Do Visuals Really Trump Text?

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We’ve all sat through that horrible PowerPoint presentation that’s nothing but bullets in 10 point font.

It’s not just boring—it’s mind-numbing. The information presented is usually hard to understand and nearly impossible to remember.

And it’s not just elevator pitch-type presentations that suffer this malady. When you get that stack of financial reports or that huge Excel file that’s nothing but numbers, most us of tend to tune out. It feels like trying to see the future in tea leaves when you try and draw any conclusions from that sea of numbers.

Poorly presented information, at best, just bores your audience. But at worst, it will ensure that your business doesn’t get funded or you lose that next big deal.

I’m prepared to declare poor information presentation an epidemic. There are just too many bad presentations and financial reports out there.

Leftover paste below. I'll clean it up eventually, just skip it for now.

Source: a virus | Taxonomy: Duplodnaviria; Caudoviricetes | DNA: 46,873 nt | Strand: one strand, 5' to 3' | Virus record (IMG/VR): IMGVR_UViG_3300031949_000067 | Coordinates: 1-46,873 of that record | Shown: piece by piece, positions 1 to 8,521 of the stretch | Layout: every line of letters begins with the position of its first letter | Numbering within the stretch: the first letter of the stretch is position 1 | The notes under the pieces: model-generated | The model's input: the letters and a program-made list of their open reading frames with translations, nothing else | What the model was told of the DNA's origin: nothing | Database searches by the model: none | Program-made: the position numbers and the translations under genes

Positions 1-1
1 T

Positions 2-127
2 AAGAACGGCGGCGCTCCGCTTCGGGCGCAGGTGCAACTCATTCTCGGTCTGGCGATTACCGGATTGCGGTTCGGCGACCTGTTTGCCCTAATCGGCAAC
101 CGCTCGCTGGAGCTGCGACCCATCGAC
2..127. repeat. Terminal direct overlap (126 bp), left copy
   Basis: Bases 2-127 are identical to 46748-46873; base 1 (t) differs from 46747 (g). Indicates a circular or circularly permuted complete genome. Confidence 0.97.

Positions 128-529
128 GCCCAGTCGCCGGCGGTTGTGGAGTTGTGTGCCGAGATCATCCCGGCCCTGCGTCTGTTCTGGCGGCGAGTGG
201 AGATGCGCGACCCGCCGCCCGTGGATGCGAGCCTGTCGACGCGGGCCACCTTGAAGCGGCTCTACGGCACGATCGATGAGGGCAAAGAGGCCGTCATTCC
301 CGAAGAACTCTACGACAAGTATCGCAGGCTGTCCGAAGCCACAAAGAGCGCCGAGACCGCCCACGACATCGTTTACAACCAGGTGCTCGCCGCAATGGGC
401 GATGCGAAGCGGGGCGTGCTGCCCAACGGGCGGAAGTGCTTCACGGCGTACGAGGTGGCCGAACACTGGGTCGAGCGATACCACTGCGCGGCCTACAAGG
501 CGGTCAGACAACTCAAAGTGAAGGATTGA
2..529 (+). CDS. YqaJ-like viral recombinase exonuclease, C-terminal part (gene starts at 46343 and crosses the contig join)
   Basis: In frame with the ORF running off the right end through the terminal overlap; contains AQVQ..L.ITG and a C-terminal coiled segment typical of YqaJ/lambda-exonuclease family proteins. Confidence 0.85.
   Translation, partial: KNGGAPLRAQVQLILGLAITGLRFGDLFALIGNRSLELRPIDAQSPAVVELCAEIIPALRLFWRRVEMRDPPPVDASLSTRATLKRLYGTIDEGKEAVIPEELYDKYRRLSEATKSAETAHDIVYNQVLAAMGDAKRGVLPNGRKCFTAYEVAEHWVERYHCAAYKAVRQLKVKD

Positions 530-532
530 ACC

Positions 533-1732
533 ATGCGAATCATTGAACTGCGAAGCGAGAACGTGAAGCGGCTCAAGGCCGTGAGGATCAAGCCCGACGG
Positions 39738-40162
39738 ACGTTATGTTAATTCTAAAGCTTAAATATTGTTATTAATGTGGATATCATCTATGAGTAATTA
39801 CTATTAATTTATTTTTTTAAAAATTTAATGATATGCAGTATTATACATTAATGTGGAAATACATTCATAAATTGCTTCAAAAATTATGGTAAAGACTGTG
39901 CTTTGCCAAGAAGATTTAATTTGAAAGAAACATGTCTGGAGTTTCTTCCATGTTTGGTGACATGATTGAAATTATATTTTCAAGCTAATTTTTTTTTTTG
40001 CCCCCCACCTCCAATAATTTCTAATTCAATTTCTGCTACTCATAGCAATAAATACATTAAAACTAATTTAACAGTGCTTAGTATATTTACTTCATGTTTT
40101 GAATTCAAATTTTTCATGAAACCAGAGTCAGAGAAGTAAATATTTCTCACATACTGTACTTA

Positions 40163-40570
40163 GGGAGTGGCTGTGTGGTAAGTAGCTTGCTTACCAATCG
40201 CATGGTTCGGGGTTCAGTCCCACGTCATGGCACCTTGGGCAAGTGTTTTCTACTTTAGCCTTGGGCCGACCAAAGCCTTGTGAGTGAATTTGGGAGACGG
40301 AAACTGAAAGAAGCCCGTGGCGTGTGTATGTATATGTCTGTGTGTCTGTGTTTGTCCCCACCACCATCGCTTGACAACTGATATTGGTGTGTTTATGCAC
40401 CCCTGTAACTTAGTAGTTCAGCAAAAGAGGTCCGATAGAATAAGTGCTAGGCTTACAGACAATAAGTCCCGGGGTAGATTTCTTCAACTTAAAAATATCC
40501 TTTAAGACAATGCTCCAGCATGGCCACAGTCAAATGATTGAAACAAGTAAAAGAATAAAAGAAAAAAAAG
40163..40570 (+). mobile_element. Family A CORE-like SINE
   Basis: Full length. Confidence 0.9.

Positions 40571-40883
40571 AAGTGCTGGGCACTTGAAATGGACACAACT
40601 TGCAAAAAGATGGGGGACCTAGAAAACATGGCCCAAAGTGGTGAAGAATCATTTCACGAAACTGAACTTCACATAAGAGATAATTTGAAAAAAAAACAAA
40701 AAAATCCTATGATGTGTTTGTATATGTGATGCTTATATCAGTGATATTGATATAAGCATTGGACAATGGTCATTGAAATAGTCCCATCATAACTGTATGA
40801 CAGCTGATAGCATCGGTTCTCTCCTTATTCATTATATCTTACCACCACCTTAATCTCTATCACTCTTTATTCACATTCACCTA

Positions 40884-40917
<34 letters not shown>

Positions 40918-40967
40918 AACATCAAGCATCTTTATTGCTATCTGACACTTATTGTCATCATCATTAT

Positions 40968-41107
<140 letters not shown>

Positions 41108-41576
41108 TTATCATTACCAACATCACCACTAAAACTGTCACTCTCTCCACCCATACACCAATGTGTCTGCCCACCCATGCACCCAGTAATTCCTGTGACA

Fortunately, there’s a cure.

The fancy term for it is “data visualization” but what that really means is simply turning your data and presentations into charts, graphs, and images instead of spreadsheets and bulleted lists.

I’ll give you a few tips on how to visualize your data, but first, let’s talk about the scientific reasons why you should use visuals instead of text.

Your brain understands visual information better

Humans have been communicating with each other for approximately 30,000 years, but we’ve only been using the written word for about 3,700 years. That’s barely 10 percent of the total time that we’ve been communicating with each other.

Because of this long, long history of communicating without text, our brains are simply hard-wired to process visual information better and faster than we process text.